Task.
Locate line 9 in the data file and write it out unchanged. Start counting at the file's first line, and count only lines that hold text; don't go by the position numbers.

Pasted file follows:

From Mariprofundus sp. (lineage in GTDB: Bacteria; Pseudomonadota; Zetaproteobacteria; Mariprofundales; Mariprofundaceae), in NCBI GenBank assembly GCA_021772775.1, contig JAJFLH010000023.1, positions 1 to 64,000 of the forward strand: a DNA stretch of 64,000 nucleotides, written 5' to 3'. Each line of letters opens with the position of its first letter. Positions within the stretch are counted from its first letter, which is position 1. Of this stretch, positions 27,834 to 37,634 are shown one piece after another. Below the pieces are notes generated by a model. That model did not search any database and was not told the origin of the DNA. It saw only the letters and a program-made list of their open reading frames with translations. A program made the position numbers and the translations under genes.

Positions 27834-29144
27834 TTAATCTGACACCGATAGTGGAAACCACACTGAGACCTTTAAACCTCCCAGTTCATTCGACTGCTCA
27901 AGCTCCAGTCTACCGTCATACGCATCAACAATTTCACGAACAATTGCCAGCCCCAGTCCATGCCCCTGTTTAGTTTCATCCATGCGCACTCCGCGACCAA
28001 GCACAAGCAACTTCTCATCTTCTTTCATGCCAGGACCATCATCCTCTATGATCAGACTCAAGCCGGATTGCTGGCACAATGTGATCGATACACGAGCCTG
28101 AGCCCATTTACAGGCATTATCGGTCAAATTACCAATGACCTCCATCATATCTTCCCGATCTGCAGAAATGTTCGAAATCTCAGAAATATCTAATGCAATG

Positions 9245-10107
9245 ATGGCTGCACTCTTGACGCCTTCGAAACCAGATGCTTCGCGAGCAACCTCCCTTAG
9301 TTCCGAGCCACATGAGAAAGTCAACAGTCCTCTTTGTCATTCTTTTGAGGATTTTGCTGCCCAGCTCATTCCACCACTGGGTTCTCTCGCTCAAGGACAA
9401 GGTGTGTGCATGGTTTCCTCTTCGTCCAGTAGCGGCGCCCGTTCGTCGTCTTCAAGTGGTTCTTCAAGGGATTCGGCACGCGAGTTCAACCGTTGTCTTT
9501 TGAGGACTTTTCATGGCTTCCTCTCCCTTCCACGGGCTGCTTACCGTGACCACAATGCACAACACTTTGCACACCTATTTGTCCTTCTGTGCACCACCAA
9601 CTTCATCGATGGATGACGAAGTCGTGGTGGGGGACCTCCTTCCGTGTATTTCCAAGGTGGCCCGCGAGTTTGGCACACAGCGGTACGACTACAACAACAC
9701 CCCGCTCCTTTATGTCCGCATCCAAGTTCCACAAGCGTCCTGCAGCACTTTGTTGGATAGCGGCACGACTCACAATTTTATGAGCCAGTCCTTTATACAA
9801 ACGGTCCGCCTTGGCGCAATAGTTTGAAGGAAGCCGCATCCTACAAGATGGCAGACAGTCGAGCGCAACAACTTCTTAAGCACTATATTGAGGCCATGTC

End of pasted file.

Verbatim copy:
9301 TTCCGAGCCACATGAGAAAGTCAACAGTCCTCTTTGTCATTCTTTTGAGGATTTTGCTGCCCAGCTCATTCCACCACTGGGTTCTCTCGCTCAAGGACAA